February is a cold and dreary month here in central Canada and, to be honest, the lack of sunshine can lead to vitamin D deficiencies that aren’t good for a girl’s mood. Not good at all. Just last Wednesday I found myself feeling a little blue and with an overwhelming urge for cheese and champagne (bubbles make me happy), so I wasted no time at all and laid out a spread of yummy cheese and popped a cork of Lanson. Immediately I felt a wave of good feelings!

A moment or two later when my chef sprocket hubby came into the room (the pop of a champagne cork is like a dog whistle for that man!) I was happier still to welcome him to WTF Wednesday, my impromptu party thrown for no reason than to spread happiness.

So if you feel your new year’s resolve slipping away as the days in 2008 accumulate, take a break. We all deserve a WTF Wednesday. Just be sure it isn’t followed by a Debauchery Thursday and you’ll be just fine!


Cooking light for one

January 8, 2008

Late in December, I received a letter from a dieting reader who needed suggestions for cooking for one.

Anne Cotter’s note revealed that she was frustrated that most diet-related cookbooks offered recipes for four and six diners. As a single person, she always had to divide recipes or deal with leftovers — something that she didn’t find desirable given her love of variety and lack of fridge and freezer space.

After reading Anne’s letter (hey, Anne’s first initial, A, is today’s mystery letter) I realized how right she was to complain about this feature in diet-style cookbooks. While I was dieting with earnest (see yesterday’s post) I was basically preparing food for one. Now that I have only a few pounds left to lose, I am just eating smaller portions of the food I prepare for the rest of the family. And, when I think about most dieters I know, it’s seldom that the whole family is eating diet food. More often, only one or two people in the household are dieting.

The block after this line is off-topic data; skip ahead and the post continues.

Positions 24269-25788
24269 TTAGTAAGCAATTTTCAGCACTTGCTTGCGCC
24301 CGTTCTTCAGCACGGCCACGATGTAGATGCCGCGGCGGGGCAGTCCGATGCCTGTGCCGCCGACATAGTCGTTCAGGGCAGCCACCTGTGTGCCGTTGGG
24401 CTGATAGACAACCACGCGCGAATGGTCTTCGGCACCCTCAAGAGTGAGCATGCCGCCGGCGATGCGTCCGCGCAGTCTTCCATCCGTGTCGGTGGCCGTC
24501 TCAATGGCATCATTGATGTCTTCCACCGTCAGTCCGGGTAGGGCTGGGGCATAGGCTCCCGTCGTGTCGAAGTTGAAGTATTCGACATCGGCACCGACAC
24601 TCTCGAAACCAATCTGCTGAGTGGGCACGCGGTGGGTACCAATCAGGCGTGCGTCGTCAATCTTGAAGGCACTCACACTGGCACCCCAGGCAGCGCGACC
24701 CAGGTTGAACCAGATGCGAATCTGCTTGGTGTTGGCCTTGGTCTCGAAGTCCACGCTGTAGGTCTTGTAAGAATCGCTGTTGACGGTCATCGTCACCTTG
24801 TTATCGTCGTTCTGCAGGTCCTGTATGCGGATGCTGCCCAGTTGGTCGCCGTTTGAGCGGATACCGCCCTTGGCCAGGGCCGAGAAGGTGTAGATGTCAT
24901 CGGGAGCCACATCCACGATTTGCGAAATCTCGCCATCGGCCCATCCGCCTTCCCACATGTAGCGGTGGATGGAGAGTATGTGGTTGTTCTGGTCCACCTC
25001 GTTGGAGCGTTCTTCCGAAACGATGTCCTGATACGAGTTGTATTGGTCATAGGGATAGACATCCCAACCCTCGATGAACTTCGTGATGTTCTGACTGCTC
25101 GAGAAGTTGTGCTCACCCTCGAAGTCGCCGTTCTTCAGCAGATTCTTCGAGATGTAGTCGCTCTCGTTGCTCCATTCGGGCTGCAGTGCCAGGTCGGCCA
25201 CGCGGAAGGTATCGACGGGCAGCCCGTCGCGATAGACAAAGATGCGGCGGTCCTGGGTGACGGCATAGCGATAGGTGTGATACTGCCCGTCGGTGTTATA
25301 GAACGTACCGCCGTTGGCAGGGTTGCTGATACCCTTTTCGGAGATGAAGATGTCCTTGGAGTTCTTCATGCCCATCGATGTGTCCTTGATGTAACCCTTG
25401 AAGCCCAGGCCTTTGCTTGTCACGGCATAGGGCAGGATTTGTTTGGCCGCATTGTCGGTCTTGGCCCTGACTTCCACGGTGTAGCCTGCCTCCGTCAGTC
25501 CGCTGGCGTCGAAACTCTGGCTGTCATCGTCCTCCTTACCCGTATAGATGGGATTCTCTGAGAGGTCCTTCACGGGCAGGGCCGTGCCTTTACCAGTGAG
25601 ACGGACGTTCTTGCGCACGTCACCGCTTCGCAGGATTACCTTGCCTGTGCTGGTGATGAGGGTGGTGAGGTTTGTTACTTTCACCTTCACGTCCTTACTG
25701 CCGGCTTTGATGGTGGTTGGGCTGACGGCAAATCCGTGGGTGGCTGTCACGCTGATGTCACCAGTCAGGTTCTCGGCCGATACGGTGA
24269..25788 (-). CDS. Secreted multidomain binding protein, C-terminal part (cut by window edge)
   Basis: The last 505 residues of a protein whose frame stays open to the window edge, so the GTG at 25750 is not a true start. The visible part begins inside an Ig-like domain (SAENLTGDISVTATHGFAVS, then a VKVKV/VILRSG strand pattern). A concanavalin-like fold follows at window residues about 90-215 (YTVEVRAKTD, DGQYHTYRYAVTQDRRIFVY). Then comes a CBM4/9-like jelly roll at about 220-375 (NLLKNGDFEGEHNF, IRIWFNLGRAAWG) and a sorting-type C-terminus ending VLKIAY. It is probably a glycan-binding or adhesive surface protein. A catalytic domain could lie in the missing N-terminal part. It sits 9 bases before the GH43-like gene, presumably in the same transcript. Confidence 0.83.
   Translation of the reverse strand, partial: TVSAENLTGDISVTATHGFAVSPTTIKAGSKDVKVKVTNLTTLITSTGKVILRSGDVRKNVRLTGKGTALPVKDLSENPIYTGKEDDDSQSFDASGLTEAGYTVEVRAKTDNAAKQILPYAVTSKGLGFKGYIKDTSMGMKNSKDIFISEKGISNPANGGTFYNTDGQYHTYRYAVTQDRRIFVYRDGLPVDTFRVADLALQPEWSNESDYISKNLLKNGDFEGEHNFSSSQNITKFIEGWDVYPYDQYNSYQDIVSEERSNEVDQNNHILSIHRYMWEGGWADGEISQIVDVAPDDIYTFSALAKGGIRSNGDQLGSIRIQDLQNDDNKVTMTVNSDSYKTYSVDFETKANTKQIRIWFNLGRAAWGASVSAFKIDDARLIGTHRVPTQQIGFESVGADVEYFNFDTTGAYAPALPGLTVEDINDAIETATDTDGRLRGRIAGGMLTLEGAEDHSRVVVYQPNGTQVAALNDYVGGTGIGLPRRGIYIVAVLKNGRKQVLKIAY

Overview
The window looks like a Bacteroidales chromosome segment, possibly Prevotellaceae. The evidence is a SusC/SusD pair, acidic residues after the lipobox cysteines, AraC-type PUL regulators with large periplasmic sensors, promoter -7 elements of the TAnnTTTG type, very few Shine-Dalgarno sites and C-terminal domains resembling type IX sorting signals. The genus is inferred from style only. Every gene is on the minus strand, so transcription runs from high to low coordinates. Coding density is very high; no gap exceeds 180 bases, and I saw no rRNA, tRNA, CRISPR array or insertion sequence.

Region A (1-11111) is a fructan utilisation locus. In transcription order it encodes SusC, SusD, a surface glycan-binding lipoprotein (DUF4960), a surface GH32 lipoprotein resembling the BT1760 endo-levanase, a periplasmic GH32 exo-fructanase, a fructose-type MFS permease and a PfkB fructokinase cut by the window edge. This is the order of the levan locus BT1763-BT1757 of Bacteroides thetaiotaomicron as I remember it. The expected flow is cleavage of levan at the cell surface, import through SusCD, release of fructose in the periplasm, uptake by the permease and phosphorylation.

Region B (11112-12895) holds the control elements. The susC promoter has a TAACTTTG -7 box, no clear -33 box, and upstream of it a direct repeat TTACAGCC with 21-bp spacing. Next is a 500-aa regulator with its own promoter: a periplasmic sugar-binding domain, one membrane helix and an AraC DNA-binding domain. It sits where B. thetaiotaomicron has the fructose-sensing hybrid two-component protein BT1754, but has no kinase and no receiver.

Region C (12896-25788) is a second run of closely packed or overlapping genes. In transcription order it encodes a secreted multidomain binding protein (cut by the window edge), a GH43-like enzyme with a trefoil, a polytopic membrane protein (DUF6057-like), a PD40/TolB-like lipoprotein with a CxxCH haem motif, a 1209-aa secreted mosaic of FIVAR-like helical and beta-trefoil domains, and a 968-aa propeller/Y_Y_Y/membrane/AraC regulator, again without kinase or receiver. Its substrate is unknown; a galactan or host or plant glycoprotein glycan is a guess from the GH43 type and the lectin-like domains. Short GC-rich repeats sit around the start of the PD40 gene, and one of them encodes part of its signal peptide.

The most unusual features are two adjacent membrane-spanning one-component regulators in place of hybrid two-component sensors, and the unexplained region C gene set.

So, what can lone dieters do? Here are a few suggestions from my experience.

-Stick to very basic entrees such as a grilled skinless, boneless chicken breast, veal or turkey scaloppini sauteed in cooking spray. Finish these meats with small amounts of light cooking sauces, salsa or calorie-reduced salad dressing to add flavour.
-Buy 100-calorie packs of treats so that you can at least snack easily.
-Consult a book such as Going Solo in the Kitchen and use the seasoning proportions in the recipes but make the substitutions necessary to remove calories from fat such as using cooking spray instead of butter or oil and substituting light dairy products for full fat, etc.
-Making single-portion versions of most casseroles is fussy if you eschew batch cooking. So, if making your own freezer entrees isn’t desirable, buy frozen or store-prepared, refrigerated light versions of casseroles from a grocery store and save your cooking energies for making faster-to-prepare foods like the ones mentioned above.

Do you have dieter’s cooking tips you’d like to share? If so, please share them in the Comments section below.

See my blog archives at homemakers.com/danasblog.